• 1697, William Dampier, A New Voyage Round the World
      Most of the men and women [] had all earrings made of gold, and gold shackles about their legs and arms.
  5. A link for connecting railroad cars; a drawlink or draglink.
  6. A length of cable or chain equal to 12+12 fathoms or 75 feet, or later to 15 fathoms.
  7. (Can we verify(+) this sense?) Stubble.
    (Can we find and add a quotation of Pegge to this entry?)
Derived terms
  • harp shackle
  • H-shackle
  • shackleless
Translations

Further reading

  • shackle on Wikipedia.Wikipedia

Etymology 2

From Middle English schakelen, schakkylen, from the noun (see above).

Verb

shackle (third-person singular simple present shackles, present participle shackling, simple past and past participle shackled)

  1. (transitive) To restrain using shackles; to place in shackles.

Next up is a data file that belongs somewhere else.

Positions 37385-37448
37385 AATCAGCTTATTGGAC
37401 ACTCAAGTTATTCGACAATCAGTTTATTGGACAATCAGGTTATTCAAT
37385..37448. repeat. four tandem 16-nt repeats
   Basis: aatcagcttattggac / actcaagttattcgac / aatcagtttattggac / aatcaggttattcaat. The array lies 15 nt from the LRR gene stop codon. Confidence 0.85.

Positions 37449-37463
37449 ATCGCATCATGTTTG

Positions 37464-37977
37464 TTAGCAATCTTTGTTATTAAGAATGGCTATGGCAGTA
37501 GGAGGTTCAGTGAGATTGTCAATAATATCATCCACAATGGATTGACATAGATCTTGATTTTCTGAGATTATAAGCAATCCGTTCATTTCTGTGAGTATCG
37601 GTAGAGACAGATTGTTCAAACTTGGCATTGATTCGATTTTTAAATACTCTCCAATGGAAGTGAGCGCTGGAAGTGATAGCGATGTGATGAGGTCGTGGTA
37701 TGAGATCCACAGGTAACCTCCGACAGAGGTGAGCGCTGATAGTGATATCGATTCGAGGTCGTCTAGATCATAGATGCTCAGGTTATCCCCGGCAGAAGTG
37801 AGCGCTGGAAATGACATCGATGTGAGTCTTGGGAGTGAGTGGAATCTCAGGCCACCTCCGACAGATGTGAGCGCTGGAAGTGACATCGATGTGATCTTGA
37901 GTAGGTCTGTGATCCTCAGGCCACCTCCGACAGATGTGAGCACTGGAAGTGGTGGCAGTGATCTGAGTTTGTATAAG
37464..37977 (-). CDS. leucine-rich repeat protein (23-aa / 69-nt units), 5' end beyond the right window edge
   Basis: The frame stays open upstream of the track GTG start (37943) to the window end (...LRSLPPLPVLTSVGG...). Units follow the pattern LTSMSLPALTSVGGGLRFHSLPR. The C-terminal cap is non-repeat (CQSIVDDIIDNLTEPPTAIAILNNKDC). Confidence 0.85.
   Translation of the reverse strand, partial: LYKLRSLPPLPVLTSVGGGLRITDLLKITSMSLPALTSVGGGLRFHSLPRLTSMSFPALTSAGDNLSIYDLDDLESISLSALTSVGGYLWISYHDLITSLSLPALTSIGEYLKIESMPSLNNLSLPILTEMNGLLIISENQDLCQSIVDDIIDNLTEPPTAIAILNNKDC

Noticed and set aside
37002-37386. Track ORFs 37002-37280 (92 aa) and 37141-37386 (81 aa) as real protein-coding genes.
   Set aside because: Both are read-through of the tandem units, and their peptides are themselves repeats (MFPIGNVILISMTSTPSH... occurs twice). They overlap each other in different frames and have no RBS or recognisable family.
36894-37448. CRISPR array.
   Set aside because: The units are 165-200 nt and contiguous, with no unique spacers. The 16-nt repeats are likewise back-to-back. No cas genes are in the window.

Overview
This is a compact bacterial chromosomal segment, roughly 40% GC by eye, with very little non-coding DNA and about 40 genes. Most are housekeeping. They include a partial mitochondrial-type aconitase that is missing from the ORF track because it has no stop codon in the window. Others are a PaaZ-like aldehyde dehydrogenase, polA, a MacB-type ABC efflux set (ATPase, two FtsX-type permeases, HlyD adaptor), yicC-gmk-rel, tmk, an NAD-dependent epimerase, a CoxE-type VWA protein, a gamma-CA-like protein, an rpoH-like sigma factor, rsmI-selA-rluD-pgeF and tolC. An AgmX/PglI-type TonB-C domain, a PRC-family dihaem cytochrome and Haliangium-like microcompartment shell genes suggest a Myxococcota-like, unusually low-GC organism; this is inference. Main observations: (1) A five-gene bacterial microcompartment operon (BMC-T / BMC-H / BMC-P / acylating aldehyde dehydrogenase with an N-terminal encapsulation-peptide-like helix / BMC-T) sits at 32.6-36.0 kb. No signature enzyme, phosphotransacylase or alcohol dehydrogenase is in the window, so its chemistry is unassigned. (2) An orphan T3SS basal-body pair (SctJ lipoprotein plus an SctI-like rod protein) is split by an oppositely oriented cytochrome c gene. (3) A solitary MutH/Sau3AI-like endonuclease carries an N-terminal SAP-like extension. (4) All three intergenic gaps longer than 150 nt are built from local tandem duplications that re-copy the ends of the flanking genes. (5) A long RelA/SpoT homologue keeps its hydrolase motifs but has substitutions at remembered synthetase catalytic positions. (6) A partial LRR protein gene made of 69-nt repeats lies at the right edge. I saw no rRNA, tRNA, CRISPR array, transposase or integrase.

2. (transitive, by extension) To render immobile or incapable; to inhibit the progress or abilities of.
Antonyms
  • (to restrain using shackles): unshackle, untie
  • (to inhibit the abilities of): free, liberate, unshackle
Translations

Etymology 3

From shack (shake) +‎ -le.

Verb

shackle (third-person singular simple present shackles, present participle shackling, simple past and past participle shackled)

  1. (dialectal) To shake, rattle.

Anagrams

  • Kachels, hackles

Scots

Etymology

From Old English sceacel, sceacul, scacul (shackle, bond, fetter), from Proto-Germanic *skakulaz (shackle), from Proto-Indo-European *skeg-, *skek- (to jump, move, shake, stir).

Pronunciation

  • IPA(key): [ʃakl], [ʃekl]

Noun

shackle (plural shackles)

  1. shackle, fetter, manacle
  2. (anatomy) wrist

Derived terms

  • shackle-bane (wrist)

Verb

shackle (third-person singular present shackles, present participle shacklin, past shackelt, past participle shackelt)

  1. to shackle